Document Type



Environmental Analysis (Pomona)

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Richard Harding Davis, American West, Southwest, biography


The idea of Texas staggered Richard Harding Davis. That, in any event, is how the youthful managing editor of Harper's Weekly portrayed his response to the Lone Star State after boarding a train in New York City and heading south in January 1892 for a three-month tour of Texas, Oklahoma, and Colorado. At twenty-eight, already a much-heralded journalist for his investigative reports on Philadelphia's underworld, and his gripping accounts of the devastating Johnstown Flood of 1889, Davis had been editing Harper's tor a year and was eager for a change of pace. A western jaunt, he reasoned, would present a perfect opportunity to escape the grip of a dreary winter, explore new landscapes and warmer climes, and write a series of articles for his puhlisher, which would appear in its other major magazine. Harper's Monthly. They would then be bundled together into The West from a Car-Window {1892], the result of Davis's brief excursion into terra incognita.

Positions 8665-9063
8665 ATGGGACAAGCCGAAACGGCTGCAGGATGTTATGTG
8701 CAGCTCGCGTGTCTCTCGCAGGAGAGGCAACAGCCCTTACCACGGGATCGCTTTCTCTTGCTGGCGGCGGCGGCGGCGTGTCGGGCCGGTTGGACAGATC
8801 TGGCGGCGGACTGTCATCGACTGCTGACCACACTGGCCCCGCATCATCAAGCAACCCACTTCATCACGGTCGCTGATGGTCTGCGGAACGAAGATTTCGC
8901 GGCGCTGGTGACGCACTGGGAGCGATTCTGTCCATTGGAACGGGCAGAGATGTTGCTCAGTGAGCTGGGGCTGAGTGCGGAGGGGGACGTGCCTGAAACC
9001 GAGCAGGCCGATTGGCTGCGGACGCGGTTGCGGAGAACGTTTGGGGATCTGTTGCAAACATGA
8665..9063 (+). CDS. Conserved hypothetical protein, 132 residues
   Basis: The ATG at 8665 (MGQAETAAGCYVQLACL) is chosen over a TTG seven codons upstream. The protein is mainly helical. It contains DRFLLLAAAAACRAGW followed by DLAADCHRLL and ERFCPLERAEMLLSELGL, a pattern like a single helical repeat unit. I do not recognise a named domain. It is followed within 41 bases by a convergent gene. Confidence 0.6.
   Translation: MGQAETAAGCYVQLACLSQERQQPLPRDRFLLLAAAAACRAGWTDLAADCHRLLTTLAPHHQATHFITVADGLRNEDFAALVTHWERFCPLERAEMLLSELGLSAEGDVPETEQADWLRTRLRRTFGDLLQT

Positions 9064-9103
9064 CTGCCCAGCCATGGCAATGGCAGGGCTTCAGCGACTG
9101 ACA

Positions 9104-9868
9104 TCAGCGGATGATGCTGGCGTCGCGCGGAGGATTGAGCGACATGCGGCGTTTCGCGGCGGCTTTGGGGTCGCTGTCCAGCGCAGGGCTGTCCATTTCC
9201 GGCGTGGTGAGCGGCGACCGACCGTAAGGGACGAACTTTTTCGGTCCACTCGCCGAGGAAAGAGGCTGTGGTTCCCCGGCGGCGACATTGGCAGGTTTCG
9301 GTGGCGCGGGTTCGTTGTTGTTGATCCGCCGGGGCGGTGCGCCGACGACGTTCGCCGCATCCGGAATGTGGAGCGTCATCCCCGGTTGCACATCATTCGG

Article received the 2005 McGinnis-Ritchie Award for Nonfiction from the Southwest Review.

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© 2005 Southern Methodist University, Dallas, Texas

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